I love numbers and Mathematics to the point of majoring in the subject in college. Although I might not go further with the subject, I will still retain my utmost respect and admiration for the subject.
But where did this love start from?
Isn’t it interesting how the brain choses to remember certain memories and not others? For some reason, I forget most movies I see just days after watching them. Then there are memories which seem to be engraved in stone. One such memory goes back to me in ninth grade standing in my Math teacher’s office. We had written some Math exam and I had performed poorly, so much so that I needed to be called into her office. Surrounded by other pupils, mainly girls, the teacher expressed her disappointment in me and how my performance was simply unacceptable. You should have seen me walk out of that office with my tail between my legs.
As embarrassing as that moment was, I always look back at that day to have been the beginning of my love and appreciation for Math. That teacher did not only embarrass me in front of girls (as a teenager, that is/was a big deal), but she also provided a remedy – another teacher who would take my hand and walk with me on the journey of discovering the beauty behind the numbers. Almost every day after class, that second teacher would sit with me and teach me Math. Although I did not get the highest possible grade in my grade 9 exams, a seed was sown.
Sowing a seed is and was only the start. I was fortunate enough that when I went to high school, in grade 10, I had teachers who went beyond teaching me Math to nurturing the seed that was sown earlier. There was one particular teacher that I secretly wanted to challenge and impress at the same time. Perhaps she knew this. Almost every time, I would hand in my work, the best response I got from her was “very good” with her signature below that line. I always longed for the say she would say “excellent work,” but it never came. I knew I was capable of getting that and more because I got it in other classes but not Mathematics. She always told me and my classmates to practice and practice more. In her words, “practice doesn’t make you perfect, it draws you closer to perfection.” Perhaps this is why I never got a perfect score from her despite trying as hard as I did. I was not perfect and would never be. In the end, her teaching and genuine desire to show the beauty of Math to me and others produced a student who fell in love with the subject despite falling short of getting a perfect score.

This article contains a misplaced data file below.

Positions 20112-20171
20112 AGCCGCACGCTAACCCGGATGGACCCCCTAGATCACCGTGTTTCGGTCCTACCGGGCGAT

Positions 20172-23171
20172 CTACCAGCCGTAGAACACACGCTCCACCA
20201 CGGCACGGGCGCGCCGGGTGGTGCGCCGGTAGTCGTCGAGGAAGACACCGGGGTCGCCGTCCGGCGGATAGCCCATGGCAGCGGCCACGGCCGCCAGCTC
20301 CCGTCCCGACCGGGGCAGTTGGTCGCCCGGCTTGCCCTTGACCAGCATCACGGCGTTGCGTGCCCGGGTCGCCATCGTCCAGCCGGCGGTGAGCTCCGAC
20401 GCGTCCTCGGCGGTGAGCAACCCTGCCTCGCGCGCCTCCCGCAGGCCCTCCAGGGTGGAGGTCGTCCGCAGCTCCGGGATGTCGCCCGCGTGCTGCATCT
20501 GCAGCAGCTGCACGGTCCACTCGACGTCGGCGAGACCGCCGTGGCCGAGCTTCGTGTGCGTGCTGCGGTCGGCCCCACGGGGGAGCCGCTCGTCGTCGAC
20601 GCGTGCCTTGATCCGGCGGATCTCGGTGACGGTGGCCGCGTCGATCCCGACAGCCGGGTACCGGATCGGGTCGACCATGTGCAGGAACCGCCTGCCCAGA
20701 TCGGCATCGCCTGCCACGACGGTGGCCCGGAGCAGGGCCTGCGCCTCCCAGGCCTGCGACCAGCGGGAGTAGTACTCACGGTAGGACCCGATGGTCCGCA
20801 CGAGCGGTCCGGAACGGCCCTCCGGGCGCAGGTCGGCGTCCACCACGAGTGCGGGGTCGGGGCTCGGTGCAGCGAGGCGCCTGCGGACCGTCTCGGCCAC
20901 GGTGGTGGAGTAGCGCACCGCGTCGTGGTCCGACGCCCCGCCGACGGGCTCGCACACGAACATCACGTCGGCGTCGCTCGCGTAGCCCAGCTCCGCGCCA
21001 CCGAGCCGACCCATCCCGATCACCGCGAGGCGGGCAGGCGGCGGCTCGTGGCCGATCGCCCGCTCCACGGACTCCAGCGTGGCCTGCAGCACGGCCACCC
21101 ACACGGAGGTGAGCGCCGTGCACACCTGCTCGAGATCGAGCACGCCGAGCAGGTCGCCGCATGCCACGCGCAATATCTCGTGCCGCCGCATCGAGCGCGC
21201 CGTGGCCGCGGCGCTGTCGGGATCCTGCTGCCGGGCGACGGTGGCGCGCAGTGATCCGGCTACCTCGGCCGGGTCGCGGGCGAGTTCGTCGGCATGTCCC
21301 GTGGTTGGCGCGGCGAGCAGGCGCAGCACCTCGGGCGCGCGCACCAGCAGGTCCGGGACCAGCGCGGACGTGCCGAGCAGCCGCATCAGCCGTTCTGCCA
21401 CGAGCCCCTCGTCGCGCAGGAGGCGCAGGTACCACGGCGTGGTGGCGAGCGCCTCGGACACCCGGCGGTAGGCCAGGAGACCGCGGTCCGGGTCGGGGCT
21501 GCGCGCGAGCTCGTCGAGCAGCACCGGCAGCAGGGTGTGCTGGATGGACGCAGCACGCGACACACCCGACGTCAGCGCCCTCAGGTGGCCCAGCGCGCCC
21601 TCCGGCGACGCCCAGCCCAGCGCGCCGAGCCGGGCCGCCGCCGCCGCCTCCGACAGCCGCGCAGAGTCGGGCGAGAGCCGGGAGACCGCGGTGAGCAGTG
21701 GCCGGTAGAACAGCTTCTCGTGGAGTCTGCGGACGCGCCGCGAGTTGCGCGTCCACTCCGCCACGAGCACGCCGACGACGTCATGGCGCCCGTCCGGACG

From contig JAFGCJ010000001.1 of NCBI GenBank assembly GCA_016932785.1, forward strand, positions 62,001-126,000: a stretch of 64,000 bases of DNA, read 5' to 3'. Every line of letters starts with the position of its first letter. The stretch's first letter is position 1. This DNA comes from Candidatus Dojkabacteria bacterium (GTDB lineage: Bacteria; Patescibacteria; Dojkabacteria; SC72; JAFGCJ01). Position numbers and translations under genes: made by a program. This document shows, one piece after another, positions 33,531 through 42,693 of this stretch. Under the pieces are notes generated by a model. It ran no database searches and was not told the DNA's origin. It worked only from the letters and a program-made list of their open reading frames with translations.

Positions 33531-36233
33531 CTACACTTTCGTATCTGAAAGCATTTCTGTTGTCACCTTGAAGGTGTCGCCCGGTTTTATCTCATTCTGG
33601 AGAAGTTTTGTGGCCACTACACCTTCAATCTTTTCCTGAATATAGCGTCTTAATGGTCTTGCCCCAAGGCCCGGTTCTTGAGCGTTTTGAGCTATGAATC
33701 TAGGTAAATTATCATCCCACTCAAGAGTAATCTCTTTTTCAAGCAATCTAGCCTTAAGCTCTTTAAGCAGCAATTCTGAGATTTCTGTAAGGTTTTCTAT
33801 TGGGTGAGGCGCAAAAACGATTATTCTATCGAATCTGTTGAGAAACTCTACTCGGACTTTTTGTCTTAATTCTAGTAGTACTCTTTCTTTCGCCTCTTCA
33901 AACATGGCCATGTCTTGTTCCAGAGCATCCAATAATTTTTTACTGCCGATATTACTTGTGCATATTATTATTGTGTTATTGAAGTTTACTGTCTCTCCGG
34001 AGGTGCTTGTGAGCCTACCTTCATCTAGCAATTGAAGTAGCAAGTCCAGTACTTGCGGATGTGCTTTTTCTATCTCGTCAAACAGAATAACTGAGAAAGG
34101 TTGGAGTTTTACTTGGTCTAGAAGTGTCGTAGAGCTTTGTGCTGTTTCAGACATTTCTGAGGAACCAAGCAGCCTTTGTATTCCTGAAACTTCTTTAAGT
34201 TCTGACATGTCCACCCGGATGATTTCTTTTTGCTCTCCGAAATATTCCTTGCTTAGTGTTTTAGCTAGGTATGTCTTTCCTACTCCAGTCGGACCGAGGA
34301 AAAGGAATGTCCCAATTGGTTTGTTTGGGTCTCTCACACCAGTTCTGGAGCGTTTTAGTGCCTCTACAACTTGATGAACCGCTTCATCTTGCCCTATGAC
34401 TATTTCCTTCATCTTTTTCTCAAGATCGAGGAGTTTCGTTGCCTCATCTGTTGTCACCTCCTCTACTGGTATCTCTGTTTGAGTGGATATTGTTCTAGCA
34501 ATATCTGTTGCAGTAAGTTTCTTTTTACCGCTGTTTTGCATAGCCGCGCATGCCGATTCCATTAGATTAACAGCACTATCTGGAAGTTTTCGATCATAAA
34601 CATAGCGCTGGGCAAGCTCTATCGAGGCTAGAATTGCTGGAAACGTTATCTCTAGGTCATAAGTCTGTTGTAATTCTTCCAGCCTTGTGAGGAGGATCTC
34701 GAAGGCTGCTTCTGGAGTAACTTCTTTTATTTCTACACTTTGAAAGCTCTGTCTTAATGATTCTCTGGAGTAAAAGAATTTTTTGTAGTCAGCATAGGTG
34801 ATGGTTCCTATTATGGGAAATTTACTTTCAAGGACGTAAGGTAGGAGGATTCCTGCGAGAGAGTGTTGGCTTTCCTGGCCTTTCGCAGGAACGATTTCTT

There have been many other teachers who taught me Mathematics and made me see the beauty in the subject. Without any doubt, I have been more than lucky to have been taught by teacher who not only taught me how to do Math but also why? Math is always fun when you know the why behind the how. Thank you to every teacher who digs deep in their knowledge to fill the curious wells of students like me. You are the shoulder we stand on. You rock!
The question still remains now the less – why do I love math? I love math for its certainty. Despite living in a world where relativity reigns supreme, Math remains Math and numbers never lie. I loved how perfectly it describes the imperfect world we live in. I love Math because it seemed to be the only thing I was good at. Biology was a foe and Chemistry a stranger to my brain cells – Math just made sense. I love Math because it gives me a universal language to communicate in. I love Math because it humbles me. More often than not, I come across people who detest Math with their whole being. Such people are always far much better at something else than I am or could ever get. There is so much that I cannot do. I love Math because it reminds me of the fact that I am blessed to be where I am. Not everyone had the chance to have the teachers I had. Teachers who took personal interest in my education and were not scared to scourge me in front of other people if it was meant for the greater good. Math reminds me to be thankful. I love Math because it is full of number and number are absolutely fascinating. Aren’t they?